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Lung Cancer: Risks and Symptoms


What is lung cancer?

Lung cancer is cancer that forms in tissues of the lung, usually in the cells that line the air passages. It is the leading cause of cancer death in both men and women.

There are two main types: small cell lung cancer and non-small cell lung cancer. These two types grow differently and are treated differently. Non-small cell lung cancer is the more common type.

Who is at risk for lung cancer?

Lung cancer can affect anyone, but there are certain factors that raise your risk of getting it:

  • Smoking. This is the most important risk factor for lung cancer. Tobacco smoking causes about 9 out of 10 cases of lung cancer in men and about 8 out of 10 cases of lung cancer in women. The earlier in life you start smoking, the longer you smoke, and the more cigarettes you smoke per day, the greater your risk of lung cancer. The risk is also greater if you smoke a lot and drink alcohol every day or take beta carotene supplements. If you have quit smoking, your risk will be lower than if you had kept smoking. But you will still have a higher risk than people who never smoked.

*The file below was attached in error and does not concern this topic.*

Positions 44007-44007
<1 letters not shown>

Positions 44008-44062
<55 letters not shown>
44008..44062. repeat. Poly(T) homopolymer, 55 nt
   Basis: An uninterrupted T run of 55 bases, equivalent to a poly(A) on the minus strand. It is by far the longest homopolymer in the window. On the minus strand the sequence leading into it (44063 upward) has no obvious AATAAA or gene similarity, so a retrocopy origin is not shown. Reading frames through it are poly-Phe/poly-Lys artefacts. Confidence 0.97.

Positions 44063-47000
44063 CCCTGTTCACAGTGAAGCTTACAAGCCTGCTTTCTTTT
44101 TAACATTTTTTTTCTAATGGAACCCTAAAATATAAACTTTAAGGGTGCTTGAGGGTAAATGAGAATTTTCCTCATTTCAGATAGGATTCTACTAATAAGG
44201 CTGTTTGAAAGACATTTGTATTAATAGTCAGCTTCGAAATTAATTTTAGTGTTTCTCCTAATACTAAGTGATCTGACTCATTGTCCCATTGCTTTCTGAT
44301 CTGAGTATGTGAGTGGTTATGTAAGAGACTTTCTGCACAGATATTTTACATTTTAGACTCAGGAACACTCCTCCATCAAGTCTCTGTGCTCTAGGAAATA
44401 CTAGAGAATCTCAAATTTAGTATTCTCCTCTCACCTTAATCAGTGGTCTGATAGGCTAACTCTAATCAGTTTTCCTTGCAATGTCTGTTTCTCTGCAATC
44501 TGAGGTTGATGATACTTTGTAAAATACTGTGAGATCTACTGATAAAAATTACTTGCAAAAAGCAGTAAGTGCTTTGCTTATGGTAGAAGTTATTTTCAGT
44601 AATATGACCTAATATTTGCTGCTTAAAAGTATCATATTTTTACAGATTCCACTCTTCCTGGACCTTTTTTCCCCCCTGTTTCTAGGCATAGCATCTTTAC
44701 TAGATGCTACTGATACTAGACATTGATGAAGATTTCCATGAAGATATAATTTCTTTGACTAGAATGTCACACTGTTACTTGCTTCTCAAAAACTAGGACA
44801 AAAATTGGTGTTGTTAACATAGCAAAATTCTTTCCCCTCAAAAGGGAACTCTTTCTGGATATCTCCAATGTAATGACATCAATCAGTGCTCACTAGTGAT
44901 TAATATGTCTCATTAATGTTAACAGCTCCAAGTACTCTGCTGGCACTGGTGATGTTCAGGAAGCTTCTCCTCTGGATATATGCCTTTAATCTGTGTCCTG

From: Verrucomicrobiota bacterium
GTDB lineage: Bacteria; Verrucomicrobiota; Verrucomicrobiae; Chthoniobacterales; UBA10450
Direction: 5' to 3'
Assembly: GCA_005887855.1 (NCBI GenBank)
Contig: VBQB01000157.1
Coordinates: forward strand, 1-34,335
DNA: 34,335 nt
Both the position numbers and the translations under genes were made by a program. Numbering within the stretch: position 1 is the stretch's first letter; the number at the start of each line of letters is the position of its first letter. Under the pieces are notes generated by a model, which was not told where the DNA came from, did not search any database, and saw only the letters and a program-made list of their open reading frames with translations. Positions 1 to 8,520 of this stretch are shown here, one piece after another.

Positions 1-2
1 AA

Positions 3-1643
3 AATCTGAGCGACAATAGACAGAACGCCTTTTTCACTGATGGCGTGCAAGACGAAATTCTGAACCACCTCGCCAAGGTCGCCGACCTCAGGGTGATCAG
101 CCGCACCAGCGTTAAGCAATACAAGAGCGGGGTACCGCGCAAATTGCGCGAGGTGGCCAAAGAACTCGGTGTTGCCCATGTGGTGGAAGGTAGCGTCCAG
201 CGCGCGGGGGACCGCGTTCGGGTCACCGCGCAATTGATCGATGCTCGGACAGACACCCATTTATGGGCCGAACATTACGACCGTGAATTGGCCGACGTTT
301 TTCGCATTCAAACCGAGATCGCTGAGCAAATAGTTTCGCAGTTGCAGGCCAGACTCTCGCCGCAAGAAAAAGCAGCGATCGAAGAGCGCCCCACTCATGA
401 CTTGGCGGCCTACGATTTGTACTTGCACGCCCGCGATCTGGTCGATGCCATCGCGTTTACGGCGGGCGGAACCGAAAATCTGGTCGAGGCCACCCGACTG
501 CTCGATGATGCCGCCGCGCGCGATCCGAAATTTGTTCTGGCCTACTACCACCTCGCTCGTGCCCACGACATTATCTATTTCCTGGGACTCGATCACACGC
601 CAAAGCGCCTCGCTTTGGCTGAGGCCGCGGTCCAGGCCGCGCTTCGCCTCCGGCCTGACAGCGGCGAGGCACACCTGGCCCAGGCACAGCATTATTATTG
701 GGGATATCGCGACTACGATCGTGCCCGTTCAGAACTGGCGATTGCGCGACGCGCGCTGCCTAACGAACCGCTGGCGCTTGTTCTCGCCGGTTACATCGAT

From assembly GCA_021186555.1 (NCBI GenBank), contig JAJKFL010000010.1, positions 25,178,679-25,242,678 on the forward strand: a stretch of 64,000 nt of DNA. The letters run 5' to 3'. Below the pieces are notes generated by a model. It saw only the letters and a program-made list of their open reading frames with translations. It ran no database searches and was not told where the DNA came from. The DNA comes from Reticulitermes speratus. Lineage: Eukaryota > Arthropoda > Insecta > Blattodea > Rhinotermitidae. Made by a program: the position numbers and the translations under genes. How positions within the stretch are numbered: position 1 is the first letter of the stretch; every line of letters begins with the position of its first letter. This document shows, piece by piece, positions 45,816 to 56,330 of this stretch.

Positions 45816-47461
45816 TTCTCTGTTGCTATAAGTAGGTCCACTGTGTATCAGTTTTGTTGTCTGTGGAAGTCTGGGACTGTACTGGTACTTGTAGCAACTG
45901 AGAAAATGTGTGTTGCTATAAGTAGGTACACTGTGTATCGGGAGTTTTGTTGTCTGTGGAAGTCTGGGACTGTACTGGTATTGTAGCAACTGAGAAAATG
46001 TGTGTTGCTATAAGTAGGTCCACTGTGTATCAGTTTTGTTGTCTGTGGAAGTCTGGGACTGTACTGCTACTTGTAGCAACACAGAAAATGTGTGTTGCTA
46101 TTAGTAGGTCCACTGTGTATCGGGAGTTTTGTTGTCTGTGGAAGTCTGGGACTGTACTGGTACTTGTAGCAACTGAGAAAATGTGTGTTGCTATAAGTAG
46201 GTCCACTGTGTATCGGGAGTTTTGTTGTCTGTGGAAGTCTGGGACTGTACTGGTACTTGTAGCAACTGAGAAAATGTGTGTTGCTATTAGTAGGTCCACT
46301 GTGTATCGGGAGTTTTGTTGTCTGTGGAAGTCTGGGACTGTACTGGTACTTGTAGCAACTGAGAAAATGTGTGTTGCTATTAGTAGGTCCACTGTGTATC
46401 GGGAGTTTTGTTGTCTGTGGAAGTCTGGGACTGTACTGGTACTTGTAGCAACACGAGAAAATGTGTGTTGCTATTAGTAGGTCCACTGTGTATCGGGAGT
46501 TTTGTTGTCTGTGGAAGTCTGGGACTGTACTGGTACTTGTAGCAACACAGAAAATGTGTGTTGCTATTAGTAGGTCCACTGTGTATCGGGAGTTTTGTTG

• Secondhand smoke, which is the combination of smoke that comes from a cigarette and smoke breathed out by a smoker. When you inhale it, you are exposed to the same cancer-causing agents as smokers, although in smaller amounts.

  • Family history of lung cancer

  • Being exposed to asbestos, arsenic, chromium, beryllium, nickel, soot, or tar in the workplace

  • Being exposed to radiation, such as from

  • Radiation therapy to the breast or chest

  • Radon in the home or workplace

  • Certain imaging tests such as CT scans


  • HIV infection

  • Air pollution

What are the symptoms of lung cancer?

Sometimes lung cancer does not cause any signs or symptoms. It may be found during a chest x-ray done for another condition.

If you do have symptoms, they may include

  • Chest pain or discomfort

  • A cough that doesn't go away or gets worse over time

  • Trouble breathing

  • Wheezing

  • Blood in sputum (mucus coughed up from the lungs)

  • Hoarseness

  • Loss of appetite

  • Weight loss for no known reason

  • Fatigue

  • Trouble swallowing

  • Swelling in the face and/or veins in the neck

(https://medlineplus.gov/lungcancer.html)

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